Monday, February 15, 2010

V Was for Victory (1)

Politics and American Culture During WWII (1). John Morton Blum. New York and London: Harcourt Brace Jovanovich. 1976.

Why read it? Perspective from the Home Front in World War II. The effects of American propaganda on the American people. A completely different view of a war from our more recent wars, Vietnam, Iraq, Afghanistan.


T. Roosevelt: “God save you from the werewolf and from your heart’s desire.” p. xii.

“Forty months passed, each month forever.” p. 3.

“Americans away from home, from the home where they wanted to be and where their wives and sweethearts and parents wanted them—felt their guts twist any day when they were surprised by a metaphor or a memory, one they had almost suppressed.” p. 5.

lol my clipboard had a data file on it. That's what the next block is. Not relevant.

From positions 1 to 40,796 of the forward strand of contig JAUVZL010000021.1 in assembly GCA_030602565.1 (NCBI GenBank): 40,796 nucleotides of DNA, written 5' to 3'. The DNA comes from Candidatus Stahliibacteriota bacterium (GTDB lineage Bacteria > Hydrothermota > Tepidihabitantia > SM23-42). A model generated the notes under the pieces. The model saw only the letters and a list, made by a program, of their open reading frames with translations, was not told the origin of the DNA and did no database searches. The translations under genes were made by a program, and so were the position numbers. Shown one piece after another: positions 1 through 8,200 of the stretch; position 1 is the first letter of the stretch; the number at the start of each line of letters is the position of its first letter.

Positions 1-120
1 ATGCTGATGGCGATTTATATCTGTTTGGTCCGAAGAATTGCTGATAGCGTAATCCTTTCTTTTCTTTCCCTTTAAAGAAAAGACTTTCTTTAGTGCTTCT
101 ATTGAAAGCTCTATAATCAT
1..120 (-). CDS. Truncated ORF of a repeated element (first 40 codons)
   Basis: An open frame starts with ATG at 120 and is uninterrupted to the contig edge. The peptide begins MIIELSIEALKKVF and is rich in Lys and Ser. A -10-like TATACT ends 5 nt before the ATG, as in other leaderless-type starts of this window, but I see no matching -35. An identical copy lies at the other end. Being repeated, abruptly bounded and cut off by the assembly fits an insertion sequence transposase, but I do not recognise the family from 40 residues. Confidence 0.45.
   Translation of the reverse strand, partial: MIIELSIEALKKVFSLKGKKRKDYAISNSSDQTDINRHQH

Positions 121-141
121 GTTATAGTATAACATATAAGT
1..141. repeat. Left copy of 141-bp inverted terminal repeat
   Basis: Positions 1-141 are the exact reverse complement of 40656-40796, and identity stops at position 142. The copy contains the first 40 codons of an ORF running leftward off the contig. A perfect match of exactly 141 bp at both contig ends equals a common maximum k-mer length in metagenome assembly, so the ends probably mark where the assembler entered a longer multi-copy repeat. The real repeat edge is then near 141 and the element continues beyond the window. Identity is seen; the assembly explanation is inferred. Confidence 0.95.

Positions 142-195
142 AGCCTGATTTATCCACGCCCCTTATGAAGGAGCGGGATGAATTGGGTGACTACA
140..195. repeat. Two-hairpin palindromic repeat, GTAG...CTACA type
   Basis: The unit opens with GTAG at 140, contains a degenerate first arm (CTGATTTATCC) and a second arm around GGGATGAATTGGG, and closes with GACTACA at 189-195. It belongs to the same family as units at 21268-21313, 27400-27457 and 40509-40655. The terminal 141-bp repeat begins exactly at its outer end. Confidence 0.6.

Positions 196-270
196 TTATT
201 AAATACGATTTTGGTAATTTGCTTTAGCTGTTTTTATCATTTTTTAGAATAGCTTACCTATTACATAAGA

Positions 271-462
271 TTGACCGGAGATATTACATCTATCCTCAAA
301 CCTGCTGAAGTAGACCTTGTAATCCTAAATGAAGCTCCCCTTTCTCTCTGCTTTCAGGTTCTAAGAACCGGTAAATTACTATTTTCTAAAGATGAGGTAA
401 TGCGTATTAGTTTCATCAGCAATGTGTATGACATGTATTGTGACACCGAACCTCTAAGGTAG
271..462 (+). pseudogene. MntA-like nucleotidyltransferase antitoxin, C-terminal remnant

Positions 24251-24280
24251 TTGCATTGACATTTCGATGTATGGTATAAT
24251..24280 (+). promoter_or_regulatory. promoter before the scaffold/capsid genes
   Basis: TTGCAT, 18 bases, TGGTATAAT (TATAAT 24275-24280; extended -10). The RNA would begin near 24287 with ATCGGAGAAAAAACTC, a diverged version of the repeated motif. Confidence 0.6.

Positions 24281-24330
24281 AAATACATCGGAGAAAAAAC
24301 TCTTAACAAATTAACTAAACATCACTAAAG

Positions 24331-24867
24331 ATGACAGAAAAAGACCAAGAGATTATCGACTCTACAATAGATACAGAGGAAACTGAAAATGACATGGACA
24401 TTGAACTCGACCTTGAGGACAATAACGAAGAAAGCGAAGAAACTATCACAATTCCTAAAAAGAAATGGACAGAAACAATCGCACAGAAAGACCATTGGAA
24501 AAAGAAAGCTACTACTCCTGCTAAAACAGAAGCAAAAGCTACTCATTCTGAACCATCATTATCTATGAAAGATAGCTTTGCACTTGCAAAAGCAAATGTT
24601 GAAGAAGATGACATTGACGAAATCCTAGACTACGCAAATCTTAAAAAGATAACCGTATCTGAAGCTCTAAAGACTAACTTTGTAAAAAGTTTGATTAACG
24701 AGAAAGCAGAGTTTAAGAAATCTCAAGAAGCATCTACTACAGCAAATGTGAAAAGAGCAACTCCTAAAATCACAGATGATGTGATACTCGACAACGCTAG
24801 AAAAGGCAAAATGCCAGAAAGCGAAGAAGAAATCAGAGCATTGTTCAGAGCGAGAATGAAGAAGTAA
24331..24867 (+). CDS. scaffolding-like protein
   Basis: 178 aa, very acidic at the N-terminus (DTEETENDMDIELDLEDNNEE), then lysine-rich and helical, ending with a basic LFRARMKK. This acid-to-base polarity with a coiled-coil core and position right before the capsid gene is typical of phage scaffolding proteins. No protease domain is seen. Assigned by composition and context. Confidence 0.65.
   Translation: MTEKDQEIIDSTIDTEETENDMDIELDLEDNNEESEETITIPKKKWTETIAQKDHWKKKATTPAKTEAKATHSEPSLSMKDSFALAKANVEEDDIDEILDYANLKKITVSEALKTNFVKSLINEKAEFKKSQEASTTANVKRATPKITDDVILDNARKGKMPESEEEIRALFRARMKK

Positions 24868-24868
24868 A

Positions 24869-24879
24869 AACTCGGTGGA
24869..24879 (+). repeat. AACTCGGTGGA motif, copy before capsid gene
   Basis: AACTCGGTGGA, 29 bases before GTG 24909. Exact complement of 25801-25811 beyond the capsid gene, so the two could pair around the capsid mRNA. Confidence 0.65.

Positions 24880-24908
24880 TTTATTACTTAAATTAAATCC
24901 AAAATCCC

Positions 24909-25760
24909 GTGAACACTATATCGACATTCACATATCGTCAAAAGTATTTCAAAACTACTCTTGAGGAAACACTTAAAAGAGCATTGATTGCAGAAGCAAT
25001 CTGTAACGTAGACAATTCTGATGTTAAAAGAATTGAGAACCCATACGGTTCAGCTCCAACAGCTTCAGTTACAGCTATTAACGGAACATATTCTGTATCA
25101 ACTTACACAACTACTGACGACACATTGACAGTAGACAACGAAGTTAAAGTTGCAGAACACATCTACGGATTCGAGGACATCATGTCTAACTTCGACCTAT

“…the emotions engendered by Wilson’s crusading rhetoric and the collapse of mood that accompanied the broken—indeed the unattainable—promises of that rhetoric.” p. 8.

“During WWII the President tried to prevent his rhetoric from whipping up emotions he could not control.” p. 8.

“He [President Roosevelt] would have preferred to employ no propaganda at all, and the little he endorsed for home consumption spoke more to the dangers of defeat than to the opportunities of victory.” p. 8.

To be continued.

No comments:

Post a Comment